Among the reasons: The pair have no record of having made the plan, other than a worksheet produced by Bacanovic with the notation "(at)60" next to ImClone stock — in a different ink from other marks on the page.

Schachter also listed inconsistencies — mistakes, he called them in the stories Stewart and Bacanovic told federal investigators looking into the ImClone trade in early 2002.

For example, Bacanovic claimed they had the $60 conversation on Dec. 20, 2001. But Stewart placed it in late October or early November.

And Schachter took jurors back to Jan. 31, 2002, four days before Stewart was first questioned about ImClone, when she allegedly tampered with a log of a message Bacanovic had left her the day she sold.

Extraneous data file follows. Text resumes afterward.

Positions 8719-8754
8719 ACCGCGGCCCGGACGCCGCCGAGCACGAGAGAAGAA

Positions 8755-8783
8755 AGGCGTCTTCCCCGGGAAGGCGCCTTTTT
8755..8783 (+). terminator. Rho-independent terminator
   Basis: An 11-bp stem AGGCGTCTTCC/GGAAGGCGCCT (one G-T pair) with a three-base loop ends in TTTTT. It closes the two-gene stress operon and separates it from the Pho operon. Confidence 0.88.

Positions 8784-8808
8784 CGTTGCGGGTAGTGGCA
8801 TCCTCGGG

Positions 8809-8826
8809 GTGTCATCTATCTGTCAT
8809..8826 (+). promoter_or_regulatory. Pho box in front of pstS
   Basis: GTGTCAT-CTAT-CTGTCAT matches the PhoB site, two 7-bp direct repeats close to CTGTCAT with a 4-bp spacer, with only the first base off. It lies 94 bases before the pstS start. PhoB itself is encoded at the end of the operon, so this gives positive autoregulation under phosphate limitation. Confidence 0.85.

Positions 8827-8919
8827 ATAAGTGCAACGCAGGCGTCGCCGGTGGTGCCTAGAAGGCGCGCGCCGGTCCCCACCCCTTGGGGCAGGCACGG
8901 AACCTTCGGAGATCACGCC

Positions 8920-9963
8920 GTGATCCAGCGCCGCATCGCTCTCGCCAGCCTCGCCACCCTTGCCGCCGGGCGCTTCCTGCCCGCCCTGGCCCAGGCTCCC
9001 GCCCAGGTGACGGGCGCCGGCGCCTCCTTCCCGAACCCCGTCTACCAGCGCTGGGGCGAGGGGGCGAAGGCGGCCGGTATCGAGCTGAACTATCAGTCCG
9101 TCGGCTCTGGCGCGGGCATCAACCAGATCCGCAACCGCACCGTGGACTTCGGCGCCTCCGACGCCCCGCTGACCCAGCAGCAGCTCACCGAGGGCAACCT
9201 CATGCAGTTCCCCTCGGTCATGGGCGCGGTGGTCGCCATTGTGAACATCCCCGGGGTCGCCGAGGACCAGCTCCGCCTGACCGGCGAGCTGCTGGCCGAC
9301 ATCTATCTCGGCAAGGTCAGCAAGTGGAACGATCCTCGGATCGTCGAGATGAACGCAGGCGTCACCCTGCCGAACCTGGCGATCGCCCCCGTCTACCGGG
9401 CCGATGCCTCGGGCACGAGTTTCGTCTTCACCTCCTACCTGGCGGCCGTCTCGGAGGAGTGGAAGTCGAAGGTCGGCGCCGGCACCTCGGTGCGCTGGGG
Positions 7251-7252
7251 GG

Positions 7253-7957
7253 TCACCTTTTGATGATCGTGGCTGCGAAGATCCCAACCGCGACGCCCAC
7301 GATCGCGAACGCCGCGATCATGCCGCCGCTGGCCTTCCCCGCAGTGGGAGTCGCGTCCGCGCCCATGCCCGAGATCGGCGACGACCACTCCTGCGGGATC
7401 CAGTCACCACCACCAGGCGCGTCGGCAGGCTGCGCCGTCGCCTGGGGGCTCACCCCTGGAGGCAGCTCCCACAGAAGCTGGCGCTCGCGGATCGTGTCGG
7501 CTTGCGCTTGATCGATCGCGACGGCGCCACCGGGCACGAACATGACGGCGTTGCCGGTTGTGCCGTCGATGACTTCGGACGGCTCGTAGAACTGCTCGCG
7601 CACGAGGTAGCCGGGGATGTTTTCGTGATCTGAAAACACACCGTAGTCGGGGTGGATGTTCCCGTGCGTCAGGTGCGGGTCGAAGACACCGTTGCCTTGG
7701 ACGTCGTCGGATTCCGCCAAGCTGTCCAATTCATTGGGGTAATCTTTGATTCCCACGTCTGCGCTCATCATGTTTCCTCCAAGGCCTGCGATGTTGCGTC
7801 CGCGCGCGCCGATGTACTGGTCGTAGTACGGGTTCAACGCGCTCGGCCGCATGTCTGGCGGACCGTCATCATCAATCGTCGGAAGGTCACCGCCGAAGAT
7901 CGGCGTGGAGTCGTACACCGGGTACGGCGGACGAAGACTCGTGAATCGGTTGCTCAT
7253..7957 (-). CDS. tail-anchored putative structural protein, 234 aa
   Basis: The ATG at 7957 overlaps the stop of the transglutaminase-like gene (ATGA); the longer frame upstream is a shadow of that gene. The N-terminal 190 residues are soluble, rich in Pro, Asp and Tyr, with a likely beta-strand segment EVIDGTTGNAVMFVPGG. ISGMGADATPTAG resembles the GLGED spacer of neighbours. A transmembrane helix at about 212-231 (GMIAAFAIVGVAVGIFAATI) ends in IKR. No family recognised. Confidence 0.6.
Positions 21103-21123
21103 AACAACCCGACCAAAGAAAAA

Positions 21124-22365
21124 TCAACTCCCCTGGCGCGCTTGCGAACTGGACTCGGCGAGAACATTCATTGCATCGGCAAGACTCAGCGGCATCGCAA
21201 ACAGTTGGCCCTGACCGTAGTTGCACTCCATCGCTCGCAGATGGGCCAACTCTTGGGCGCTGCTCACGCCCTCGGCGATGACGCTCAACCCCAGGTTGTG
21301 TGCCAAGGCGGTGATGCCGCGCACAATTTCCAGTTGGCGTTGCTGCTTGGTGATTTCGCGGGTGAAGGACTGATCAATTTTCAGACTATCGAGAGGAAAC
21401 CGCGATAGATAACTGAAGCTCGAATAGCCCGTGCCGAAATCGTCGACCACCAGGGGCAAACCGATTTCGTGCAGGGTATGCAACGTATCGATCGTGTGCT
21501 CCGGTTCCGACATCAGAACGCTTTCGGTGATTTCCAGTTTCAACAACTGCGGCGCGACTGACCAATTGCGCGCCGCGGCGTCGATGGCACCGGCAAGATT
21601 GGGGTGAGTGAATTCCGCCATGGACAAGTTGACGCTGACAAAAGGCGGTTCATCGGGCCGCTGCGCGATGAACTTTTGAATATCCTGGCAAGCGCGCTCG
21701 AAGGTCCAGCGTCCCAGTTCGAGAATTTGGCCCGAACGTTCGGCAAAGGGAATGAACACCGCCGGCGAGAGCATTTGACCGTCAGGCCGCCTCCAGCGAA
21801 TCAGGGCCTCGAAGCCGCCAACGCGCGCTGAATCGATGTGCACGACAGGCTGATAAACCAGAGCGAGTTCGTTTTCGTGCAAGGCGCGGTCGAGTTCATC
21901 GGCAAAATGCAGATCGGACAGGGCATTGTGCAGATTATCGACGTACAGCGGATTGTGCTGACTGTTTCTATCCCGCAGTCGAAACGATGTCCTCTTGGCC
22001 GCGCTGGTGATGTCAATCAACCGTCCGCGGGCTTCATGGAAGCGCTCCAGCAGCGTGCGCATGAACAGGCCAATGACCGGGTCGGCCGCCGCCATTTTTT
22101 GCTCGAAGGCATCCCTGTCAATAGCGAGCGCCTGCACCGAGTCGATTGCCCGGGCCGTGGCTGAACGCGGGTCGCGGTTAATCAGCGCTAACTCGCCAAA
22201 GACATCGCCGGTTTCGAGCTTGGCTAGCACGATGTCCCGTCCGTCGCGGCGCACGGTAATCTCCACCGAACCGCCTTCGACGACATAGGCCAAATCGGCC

Stewart quickly ordered her assistant to restore the message to its original wording, according to the assistant's testimony. But the fact that she altered it at all is evidence she was worried about why she had sold the stock, Schachter said.

"This event is devastating evidence that she committed the crimes that she's charged with," he said.

"In their closing argument ... prosecutors tried mainly to portray the icon of domesticity and her former stockbroker, Peter Bacanovic, as lame liars. They did this, I suspect, because they don't have much evidence of maliciousness in this white-collar, non-violent, victimless alleged crime. They did this, no doubt, because they feel it's enough," says Legal Analyst Andrew Cohen.